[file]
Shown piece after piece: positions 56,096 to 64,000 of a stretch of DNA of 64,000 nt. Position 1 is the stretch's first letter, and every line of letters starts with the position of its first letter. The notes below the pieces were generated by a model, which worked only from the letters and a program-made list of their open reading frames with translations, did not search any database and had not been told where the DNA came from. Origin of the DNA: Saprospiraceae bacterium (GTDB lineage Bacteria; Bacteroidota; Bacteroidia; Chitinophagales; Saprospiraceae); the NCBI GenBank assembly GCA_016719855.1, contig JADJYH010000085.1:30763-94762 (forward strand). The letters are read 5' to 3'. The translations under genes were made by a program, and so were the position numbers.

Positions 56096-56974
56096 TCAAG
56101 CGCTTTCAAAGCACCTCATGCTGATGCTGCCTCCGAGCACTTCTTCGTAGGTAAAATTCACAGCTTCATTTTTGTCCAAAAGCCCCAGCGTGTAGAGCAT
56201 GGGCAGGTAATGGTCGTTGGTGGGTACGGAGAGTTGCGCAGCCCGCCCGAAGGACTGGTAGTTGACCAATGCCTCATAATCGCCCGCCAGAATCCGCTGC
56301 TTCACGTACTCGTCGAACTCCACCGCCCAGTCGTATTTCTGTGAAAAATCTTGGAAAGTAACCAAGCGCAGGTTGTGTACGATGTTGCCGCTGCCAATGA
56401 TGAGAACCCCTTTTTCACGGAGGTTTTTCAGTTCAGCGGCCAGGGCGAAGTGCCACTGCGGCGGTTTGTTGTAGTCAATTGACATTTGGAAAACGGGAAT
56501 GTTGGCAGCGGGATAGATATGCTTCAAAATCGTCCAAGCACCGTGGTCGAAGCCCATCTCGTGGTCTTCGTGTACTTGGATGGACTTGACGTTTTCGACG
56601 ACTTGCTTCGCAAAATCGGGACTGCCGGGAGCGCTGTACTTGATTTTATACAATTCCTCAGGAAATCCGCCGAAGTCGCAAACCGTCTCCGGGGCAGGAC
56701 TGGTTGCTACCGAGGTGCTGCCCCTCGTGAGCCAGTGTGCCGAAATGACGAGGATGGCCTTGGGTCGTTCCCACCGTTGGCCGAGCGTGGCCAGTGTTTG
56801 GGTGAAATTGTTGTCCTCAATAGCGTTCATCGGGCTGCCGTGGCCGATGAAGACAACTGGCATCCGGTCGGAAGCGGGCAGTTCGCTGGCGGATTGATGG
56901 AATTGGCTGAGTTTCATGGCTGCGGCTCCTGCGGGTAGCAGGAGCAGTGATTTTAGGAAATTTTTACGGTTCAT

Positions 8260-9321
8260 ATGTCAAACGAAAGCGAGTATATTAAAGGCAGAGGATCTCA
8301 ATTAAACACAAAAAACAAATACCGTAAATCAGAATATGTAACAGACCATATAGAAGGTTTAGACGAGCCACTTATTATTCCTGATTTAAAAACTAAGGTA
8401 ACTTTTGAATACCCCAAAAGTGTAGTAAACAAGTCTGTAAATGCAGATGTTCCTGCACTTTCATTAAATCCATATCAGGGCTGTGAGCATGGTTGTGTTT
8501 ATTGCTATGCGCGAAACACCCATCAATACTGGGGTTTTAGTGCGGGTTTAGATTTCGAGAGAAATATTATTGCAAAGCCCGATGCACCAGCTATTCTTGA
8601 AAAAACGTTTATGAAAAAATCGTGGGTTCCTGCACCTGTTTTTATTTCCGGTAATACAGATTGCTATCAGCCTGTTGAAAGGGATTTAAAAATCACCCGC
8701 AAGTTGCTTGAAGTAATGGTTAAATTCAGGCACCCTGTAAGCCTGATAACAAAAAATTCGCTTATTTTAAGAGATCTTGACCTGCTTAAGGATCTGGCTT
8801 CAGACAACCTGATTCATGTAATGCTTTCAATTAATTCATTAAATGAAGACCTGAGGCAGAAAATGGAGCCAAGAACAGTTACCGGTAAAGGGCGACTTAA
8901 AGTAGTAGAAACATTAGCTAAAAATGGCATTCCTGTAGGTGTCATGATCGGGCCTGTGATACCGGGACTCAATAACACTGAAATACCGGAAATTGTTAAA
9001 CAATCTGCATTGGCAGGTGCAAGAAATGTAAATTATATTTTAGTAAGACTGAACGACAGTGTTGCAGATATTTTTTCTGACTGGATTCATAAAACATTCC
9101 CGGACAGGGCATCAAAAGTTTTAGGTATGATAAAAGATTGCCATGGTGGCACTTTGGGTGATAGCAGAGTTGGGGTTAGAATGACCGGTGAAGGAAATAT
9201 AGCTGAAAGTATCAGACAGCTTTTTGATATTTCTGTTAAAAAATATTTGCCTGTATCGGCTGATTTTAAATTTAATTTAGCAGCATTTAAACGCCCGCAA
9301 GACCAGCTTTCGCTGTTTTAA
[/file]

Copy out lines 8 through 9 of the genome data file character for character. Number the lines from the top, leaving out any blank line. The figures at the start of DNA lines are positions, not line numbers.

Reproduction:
56501 GTTGGCAGCGGGATAGATATGCTTCAAAATCGTCCAAGCACCGTGGTCGAAGCCCATCTCGTGGTCTTCGTGTACTTGGATGGACTTGACGTTTTCGACG
56601 ACTTGCTTCGCAAAATCGGGACTGCCGGGAGCGCTGTACTTGATTTTATACAATTCCTCAGGAAATCCGCCGAAGTCGCAAACCGTCTCCGGGGCAGGAC